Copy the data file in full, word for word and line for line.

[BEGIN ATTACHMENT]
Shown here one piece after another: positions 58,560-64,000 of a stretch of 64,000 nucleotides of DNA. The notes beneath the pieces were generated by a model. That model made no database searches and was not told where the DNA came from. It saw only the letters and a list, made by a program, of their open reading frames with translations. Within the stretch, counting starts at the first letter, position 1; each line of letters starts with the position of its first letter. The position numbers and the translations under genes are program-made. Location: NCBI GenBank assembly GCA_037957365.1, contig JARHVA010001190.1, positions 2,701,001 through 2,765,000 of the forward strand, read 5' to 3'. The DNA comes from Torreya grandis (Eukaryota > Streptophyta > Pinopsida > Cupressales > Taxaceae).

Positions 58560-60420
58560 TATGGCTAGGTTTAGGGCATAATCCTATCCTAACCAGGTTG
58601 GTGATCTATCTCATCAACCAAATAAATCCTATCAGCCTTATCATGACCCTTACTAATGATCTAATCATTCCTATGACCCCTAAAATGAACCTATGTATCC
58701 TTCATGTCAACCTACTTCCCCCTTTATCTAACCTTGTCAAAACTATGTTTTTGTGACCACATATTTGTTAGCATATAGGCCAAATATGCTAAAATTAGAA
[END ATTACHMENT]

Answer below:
Shown here one piece after another: positions 58,560-64,000 of a stretch of 64,000 nucleotides of DNA. The notes beneath the pieces were generated by a model. That model made no database searches and was not told where the DNA came from. It saw only the letters and a list, made by a program, of their open reading frames with translations. Within the stretch, counting starts at the first letter, position 1; each line of letters starts with the position of its first letter. The position numbers and the translations under genes are program-made. Location: NCBI GenBank assembly GCA_037957365.1, contig JARHVA010001190.1, positions 2,701,001 through 2,765,000 of the forward strand, read 5' to 3'. The DNA comes from Torreya grandis (Eukaryota > Streptophyta > Pinopsida > Cupressales > Taxaceae).

Positions 58560-60420
58560 TATGGCTAGGTTTAGGGCATAATCCTATCCTAACCAGGTTG
58601 GTGATCTATCTCATCAACCAAATAAATCCTATCAGCCTTATCATGACCCTTACTAATGATCTAATCATTCCTATGACCCCTAAAATGAACCTATGTATCC
58701 TTCATGTCAACCTACTTCCCCCTTTATCTAACCTTGTCAAAACTATGTTTTTGTGACCACATATTTGTTAGCATATAGGCCAAATATGCTAAAATTAGAA